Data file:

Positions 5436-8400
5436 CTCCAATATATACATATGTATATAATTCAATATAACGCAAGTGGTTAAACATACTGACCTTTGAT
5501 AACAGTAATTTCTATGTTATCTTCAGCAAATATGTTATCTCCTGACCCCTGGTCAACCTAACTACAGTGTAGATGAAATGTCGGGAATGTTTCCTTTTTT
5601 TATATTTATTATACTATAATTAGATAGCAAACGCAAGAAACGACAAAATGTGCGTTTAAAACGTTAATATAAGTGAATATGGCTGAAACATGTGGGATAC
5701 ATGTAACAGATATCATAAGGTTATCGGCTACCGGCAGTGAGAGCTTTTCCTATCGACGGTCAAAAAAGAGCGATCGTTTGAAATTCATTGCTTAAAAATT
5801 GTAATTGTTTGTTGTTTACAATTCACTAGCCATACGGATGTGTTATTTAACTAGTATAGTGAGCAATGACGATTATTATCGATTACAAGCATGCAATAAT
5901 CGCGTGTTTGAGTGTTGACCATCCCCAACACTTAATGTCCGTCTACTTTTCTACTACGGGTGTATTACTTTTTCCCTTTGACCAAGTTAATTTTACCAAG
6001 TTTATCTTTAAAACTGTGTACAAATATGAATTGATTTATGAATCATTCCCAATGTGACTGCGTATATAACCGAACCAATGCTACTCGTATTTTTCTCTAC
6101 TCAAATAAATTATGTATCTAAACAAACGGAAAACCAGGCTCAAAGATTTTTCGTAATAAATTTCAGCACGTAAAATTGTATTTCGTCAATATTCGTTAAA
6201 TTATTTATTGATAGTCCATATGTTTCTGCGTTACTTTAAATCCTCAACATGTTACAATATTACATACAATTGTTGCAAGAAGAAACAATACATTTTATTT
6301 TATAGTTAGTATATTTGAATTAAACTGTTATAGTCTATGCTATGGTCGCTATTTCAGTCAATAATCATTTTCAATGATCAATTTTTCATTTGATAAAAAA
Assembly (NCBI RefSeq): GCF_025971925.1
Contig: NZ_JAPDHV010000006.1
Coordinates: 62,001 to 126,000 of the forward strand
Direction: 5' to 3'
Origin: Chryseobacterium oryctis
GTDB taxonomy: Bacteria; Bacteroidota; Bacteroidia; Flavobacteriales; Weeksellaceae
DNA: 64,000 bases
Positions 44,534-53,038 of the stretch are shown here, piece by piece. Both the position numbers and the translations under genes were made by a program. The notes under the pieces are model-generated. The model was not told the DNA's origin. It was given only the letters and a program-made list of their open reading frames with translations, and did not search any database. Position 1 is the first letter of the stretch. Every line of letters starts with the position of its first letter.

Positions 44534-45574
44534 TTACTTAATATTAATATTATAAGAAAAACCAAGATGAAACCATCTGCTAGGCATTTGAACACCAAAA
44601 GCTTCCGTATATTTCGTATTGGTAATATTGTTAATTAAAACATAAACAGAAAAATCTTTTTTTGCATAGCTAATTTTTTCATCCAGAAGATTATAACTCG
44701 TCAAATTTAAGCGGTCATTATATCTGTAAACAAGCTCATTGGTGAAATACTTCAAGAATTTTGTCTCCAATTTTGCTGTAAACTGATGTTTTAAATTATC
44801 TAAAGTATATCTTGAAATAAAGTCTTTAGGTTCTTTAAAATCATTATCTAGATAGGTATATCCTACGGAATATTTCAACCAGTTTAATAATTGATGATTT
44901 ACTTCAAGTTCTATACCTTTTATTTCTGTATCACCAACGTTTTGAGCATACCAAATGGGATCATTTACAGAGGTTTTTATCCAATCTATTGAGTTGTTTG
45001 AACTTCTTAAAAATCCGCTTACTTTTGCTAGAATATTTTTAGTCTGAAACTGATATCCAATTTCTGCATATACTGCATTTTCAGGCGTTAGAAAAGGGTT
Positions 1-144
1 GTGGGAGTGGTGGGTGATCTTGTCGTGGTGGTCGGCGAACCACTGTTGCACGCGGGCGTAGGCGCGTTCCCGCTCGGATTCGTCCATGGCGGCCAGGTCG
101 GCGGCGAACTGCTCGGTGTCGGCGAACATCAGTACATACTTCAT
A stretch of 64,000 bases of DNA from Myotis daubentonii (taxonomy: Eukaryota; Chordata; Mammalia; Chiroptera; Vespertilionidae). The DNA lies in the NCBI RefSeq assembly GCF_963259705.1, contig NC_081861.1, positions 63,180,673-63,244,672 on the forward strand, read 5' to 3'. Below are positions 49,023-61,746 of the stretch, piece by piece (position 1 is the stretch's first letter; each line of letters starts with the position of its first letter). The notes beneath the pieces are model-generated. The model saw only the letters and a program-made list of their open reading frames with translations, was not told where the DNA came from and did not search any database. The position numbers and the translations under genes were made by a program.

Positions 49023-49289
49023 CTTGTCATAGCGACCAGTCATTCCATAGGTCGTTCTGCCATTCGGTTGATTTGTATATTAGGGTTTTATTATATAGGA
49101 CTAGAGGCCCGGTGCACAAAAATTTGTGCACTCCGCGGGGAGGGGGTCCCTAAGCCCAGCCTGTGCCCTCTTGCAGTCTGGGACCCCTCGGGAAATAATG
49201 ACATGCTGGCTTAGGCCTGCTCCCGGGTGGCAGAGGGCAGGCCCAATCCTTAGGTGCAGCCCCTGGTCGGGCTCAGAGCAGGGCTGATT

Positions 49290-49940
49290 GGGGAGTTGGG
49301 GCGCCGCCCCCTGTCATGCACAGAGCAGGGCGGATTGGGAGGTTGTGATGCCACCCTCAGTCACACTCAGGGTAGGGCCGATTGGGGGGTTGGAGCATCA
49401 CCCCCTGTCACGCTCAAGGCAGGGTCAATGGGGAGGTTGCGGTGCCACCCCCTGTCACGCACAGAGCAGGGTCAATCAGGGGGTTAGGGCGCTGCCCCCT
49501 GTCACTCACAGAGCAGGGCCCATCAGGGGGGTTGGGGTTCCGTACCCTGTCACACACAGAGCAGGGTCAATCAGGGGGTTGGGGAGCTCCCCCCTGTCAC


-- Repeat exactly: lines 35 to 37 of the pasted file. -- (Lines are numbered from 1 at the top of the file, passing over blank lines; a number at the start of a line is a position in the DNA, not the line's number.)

Positions 49290-49940
49290 GGGGAGTTGGG
49301 GCGCCGCCCCCTGTCATGCACAGAGCAGGGCGGATTGGGAGGTTGTGATGCCACCCTCAGTCACACTCAGGGTAGGGCCGATTGGGGGGTTGGAGCATCA